Beatrice Ribush, 95
died March 15 2008 in Melbourne Australia
Bea Ribush, mother of Nicholas Ribush who is the director of the Lama Yeshe Wisdom Archive, was a very special person. When she died, Lama Zopa Rinpoche wrote this tribute to her:
Bea Ribush shouldn’t have any difficulties in the future because in her heart she was always thinking about the happiness of others; always thinking about others’ needs. Her basic mental attitude was always kind-hearted. My guess is that that’s the way she was even before she met Buddhism, so there’s no question in my mind how, after meeting Buddhism, her mind developed, especially in kindness.
Another part of her nature I liked was her humor. Even when she was quite old she still retained her humorous heart.
I originally met Bea at the fourth Kopan course in Nepal, about the time Nick started to help with the transcribing of the course teachings. After that Lama Yeshe asked Nick to start publishing and later Wisdom began in London. Now Tim is the publisher of Wisdom and for many years Nick has been doing the Lama Yeshe Wisdom Archive.
There is great benefit in publishing Dharma, in bringing Dharma to sentient beings in this way, so this is an important aspect of the FPMT’s activities. Also, in the beginning, when Nick first came to Kopan, he was with Yeshe Khadro. Both were busy working for sentient beings; both have been busy from that time up to now, working for others, and I think have been very beneficial for the FPMT. It was also Nick and Yeshe Khadro who, with Tom and Kathy Vichta, offered the land that became Chenrezig Institute. Again, there has been much benefit from that center since it started. So up to now there has been unbelievable benefit, bringing light into the hearts of sentient beings, leading them on the path to liberation.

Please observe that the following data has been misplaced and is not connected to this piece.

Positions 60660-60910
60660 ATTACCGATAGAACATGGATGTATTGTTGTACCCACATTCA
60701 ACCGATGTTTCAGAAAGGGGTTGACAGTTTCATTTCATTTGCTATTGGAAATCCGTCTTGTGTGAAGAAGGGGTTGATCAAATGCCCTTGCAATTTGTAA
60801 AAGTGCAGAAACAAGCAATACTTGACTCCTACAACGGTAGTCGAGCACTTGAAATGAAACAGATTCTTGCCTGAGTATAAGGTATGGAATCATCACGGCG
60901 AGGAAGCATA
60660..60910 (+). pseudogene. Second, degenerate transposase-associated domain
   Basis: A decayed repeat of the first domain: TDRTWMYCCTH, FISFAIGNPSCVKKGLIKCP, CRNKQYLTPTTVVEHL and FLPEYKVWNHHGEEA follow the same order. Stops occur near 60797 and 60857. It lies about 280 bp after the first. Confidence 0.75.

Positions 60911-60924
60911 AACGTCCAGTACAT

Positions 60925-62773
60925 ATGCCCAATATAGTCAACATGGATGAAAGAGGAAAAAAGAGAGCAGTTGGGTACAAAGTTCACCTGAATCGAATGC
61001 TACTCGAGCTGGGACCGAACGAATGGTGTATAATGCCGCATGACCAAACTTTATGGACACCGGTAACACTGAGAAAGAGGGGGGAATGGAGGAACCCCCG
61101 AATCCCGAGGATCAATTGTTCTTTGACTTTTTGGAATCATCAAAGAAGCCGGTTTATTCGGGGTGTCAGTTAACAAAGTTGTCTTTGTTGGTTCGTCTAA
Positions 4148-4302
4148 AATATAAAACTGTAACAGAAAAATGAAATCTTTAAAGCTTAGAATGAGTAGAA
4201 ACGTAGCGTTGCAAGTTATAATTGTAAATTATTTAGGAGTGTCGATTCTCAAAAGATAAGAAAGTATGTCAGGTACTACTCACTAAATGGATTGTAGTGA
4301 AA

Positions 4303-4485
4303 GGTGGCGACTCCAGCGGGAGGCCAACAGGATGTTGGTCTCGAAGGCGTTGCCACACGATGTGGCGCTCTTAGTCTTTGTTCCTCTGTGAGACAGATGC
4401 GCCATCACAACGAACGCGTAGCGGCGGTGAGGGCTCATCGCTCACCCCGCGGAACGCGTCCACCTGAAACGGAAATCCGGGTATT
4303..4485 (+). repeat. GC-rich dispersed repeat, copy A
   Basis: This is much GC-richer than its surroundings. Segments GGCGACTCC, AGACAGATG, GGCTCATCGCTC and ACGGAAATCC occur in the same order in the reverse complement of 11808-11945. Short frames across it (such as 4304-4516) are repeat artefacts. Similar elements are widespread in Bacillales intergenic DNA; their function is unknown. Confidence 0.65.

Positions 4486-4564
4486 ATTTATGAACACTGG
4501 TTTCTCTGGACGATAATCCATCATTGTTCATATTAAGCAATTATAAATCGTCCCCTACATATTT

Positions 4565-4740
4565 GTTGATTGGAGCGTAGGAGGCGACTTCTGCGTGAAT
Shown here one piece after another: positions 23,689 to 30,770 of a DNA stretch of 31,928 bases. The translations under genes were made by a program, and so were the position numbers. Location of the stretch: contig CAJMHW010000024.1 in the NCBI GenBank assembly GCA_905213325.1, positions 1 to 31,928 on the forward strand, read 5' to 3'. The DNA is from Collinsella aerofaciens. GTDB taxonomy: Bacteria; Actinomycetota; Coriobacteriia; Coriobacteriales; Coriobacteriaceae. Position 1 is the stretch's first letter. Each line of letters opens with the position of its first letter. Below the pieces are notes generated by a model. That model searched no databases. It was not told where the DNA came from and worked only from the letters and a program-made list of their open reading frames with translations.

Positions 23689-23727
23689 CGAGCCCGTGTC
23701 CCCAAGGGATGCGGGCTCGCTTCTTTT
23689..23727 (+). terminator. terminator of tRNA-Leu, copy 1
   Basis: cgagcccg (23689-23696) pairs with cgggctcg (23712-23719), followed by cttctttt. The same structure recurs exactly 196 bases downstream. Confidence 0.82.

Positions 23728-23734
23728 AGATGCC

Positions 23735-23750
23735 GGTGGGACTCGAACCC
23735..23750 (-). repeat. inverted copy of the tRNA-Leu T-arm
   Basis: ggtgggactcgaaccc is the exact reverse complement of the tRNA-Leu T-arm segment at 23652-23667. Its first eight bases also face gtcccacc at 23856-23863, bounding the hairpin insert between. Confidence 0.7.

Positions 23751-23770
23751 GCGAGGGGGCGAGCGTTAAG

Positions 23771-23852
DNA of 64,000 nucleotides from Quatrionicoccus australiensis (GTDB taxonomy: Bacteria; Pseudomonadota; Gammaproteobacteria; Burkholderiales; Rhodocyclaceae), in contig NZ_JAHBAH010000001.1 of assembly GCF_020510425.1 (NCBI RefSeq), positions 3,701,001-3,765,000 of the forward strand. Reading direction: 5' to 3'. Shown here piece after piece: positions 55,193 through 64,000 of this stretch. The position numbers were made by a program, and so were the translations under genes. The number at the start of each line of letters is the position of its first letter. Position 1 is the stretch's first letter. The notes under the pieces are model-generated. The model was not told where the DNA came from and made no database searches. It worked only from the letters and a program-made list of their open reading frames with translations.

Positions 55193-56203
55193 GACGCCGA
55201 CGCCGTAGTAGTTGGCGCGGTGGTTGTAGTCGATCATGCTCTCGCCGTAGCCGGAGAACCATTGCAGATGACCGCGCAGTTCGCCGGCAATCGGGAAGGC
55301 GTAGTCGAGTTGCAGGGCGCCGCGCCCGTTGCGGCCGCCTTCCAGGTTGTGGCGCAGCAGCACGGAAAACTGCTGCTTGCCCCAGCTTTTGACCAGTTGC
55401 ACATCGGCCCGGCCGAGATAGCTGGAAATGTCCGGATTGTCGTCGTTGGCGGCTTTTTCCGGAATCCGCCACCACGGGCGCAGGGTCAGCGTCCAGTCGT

Nick invited his mother to the fourth Kopan course, which was her entry into Tibetan Buddhism. The first few times Lama and I went to Australia we stayed at Bea’s house. Once she requested us to give a talk at her Buddhist organization in Melbourne; she asked me to talk about something from a text. This is what I remember.
One time during the 1974 course at Diamond Valley I was talking about the eight worldly dharmas and with a big smile Bea asked the question, “There must be some good things in this life?” She brought this question up after I had been leading meditation on the hell realms. At that time I could see that there were a lot of empty spots in the tent and in the distance I could see people leaving with their rucksacks on their backs. At that time I thought, “This is like a dream”—that’s the antidote I was using.
Bea was a really sweet mother and she had a very special connection with Lama Yeshe. Once she did a Cittamani Tara retreat. I always have very good memories of Bea.
Bea’s death is a very good teaching for us: sooner or later our own friends will be hearing that we ourselves are dead or dying. So this is a teaching to remember, a reminder of our own death and what happens after that. This is what we need to keep in our heart and think about.
With much love and prayers,
The full story of Bea’s life and death is in the June-July issue of Mandala.
bea ribush, obituaries